Tuesday, June 1, 2010

Mystery Authors, What Real Life Mysteries Have Touched You?

So many of us write about missing people, murders, suicides, other mysteries, but how many of us have had any real mysteries in our lives?

Years ago, when hubby and I lived in a neighborhood filled with police officers and their famiiies we often partied with, we went to a poker party at the juvenile officer's house down the street. At the time, poker parties, even those in private homes were illegal. (How anyone could enforce that law, I do not know.) Except for hubby and me (hubby was a Chief in the Navy at the time) was a police officer or officer's wives. One man who came was from a neighboring city's department.

I'm sure I didn't play cards or bet as I don't play poker--though I don't really remember. There was lots of laughing, joking, eating and drinking.

While the officer from the neighboring city was playing cards, his wife was murdered in their home. Needless to say, he was the primary suspect despite his airtight alibi with a lot of witnesses.

The next day we were all questioned as to when he'd arrived, how long he'd been there, when did he leave.

Finally, the investigation proved that the killer was an escapee from a nearby mental hospital and the murder was random. Of course I used the incident (without the poker party)in one of my earliest Rocky Bluff P.D. crime novels, Bad Tidings.

We also had a suicide in the family, a cousin's husband. She was suspect for about five seconds until the investigating officers learned he recently received a cancer diagnosis.

Any of you out there have a real life mystery you lived through or touched your life?



Sunny Frazier said...

In the '80's I lived in a small apt. in Fresno. My neighbor was an Iranian man who said he had been a high-ranking officer of the Shah. Yeah, right. He said the CIA was getting ready to send him back to overthrow the Ayatollah.

60 Minutes did a piece on a man who had locked students in a movie theatre and burned the building. They showed my apt. complex. I went out to the mailbox and yes, it was my neighbor. He'd left town the night before the news hit and students were swarming the complex looking for him.

I was a newspaper reporter, I called my TV friends and gave an interview. I knew where he told me he was going, but I didn't give out that info. Then I spent several nights at a friend's apartment.

Yes, I lived next door to a mass murderer. But he was nice to my cat.

Kathleen A. Ryan said...

Such an interesting post, Marilyn. What a sad story about the officer's wife. It's strange to find yourself so close to a real-life investigation like that, and you all became witnesses.

Sunny's story is wild, too! You just never know! In hindsight, you begin to realize how close you might have come to real danger.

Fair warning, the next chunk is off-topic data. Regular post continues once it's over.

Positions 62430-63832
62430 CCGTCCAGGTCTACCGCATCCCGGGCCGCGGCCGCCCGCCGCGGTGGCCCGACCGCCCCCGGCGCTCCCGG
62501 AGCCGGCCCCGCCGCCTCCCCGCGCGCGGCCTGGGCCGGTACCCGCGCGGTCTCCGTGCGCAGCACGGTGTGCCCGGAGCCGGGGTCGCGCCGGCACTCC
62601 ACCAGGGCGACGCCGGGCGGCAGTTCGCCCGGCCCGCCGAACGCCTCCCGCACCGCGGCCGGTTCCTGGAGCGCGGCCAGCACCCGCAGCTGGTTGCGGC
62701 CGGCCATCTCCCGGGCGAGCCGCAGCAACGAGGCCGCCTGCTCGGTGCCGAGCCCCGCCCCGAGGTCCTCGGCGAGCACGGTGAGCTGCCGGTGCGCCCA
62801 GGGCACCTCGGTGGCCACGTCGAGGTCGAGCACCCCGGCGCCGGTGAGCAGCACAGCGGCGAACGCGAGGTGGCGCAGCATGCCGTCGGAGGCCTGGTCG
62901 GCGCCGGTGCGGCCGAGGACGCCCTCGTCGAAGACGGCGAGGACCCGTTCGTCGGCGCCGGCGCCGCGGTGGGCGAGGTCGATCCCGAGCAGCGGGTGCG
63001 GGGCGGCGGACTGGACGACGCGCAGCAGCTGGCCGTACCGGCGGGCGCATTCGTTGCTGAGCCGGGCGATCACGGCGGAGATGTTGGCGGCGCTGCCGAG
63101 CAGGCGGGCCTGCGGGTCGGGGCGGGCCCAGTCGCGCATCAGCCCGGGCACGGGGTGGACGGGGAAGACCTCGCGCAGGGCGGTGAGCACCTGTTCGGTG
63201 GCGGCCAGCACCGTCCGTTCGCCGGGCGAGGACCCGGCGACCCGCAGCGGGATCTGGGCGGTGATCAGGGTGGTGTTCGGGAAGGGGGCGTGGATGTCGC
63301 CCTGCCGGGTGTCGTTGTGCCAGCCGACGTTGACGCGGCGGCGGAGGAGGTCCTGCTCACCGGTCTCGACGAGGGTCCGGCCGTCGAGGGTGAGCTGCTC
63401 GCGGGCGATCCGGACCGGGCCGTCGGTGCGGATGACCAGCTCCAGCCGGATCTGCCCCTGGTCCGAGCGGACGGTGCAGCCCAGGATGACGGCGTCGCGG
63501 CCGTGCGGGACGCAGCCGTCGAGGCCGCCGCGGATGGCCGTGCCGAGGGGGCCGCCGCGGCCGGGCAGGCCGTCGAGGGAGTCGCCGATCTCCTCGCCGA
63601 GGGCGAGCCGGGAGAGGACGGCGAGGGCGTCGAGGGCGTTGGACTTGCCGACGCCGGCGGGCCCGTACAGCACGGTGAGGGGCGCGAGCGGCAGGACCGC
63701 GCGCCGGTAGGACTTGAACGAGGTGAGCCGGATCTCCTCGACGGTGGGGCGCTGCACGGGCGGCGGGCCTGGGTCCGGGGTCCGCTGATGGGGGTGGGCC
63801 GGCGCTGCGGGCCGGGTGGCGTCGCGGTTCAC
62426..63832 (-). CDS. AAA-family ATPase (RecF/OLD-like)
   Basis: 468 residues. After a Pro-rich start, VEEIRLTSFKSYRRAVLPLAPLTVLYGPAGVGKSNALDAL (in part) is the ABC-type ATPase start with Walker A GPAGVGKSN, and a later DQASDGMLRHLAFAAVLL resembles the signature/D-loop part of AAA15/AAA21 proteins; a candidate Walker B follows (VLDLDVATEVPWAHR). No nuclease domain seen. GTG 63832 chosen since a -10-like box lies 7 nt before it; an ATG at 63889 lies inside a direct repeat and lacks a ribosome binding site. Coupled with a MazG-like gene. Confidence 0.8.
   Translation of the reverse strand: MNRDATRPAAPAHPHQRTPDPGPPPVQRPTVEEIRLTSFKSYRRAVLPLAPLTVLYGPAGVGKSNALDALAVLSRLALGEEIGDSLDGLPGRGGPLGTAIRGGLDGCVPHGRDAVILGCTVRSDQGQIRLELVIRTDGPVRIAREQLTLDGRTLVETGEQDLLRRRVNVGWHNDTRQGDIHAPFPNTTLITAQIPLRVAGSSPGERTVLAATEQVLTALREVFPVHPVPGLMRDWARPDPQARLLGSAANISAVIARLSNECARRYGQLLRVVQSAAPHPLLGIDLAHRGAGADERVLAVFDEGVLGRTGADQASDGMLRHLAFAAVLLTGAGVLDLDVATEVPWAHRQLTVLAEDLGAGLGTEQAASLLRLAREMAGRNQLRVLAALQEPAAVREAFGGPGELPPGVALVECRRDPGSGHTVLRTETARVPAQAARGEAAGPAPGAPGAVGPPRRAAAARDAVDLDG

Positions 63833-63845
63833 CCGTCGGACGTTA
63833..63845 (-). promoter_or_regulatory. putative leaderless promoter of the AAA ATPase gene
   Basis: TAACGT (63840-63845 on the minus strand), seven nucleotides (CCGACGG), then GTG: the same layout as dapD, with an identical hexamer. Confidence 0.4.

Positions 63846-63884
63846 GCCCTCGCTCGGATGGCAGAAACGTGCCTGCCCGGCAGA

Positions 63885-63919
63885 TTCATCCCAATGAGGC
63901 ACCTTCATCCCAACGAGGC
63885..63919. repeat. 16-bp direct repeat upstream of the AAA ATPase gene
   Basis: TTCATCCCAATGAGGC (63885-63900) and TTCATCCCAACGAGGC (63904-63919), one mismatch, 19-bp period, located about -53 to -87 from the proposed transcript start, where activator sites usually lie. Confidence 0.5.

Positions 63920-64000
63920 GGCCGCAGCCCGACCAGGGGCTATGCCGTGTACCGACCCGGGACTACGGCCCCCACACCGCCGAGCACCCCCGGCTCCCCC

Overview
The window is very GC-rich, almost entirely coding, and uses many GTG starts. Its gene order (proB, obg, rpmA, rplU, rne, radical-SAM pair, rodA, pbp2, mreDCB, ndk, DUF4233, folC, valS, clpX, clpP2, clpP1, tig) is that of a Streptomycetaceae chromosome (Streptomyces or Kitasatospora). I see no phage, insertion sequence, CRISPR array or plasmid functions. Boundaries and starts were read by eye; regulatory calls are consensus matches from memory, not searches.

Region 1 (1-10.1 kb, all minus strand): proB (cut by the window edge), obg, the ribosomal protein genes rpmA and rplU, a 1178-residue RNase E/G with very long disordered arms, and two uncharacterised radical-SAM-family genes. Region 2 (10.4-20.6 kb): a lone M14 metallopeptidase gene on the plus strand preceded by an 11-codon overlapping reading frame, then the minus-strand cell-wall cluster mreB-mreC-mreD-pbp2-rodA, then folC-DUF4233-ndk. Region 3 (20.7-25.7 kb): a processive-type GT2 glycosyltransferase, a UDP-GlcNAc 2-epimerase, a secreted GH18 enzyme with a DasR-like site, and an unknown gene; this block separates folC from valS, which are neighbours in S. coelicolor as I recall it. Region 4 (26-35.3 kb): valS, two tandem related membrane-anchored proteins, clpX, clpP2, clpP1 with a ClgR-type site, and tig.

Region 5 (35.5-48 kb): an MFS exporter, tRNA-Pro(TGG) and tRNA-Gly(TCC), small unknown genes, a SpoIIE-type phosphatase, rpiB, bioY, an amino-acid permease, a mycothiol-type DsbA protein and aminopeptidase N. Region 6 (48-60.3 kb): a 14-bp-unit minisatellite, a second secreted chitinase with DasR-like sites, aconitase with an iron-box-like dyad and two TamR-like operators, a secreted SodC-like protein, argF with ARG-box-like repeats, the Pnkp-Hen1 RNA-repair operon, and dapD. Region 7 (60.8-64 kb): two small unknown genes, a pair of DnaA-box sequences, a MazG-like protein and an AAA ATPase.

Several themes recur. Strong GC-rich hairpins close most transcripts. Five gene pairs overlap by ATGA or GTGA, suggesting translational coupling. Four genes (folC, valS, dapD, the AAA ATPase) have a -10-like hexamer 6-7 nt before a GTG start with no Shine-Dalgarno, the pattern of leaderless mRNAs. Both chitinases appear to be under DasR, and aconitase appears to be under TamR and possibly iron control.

As a former police officer, I've had several connections to mysteries. On patrol, I interviewed a garbage carter about one of his trucks being tampered with (he was being pressured by other garbage carters that didn't want him cutting into their business). He and his business partner were shot down about a week later at their place of business.

Before I joined the police academy, I was an eyewitness to a grand larceny. The detective took me to HQ, where I met with the forensic artist, looked at mug shots, gave a statement, etc. It was an interesting introduction to my job before I even joined!

Marilyn Meredith a.k.a. F. M. Meredith said...

Sunny and Kathleen what fascinating stories. I suspect most of us would rather not be involved with any real life mysteries no matter how much we like to write about them.


Jean Henry Mead said...

My husband's 19-year-old niece was murdered some years ago and we suspected that it had been Ted Bundy because she had long brown hair, a cherub face, and had been strangled and dumped in the North Platte River. She left behind a baby daughter. It was especially tragic for us because she had come to live with us when her mother died while she was still in elementary school. No one was every arrested for her murder.

Kathleen A. Ryan said...

I have to jump back in after reading Jean's comment...I am so sorry for your loss. How tragic, in so many ways. I'm sorry that no one was ever arrested for her murder. I bet you're right, it might very well have been Bundy. I can't begin to imagine the heartache your family has endured ~ you have my deepest sympathy.

Marilyn Meredith a.k.a. F. M. Meredith said...

Oh, Jean, what a sad story. So easy to write about such stuff, so horrifying to live through it.

My heart goes out to you.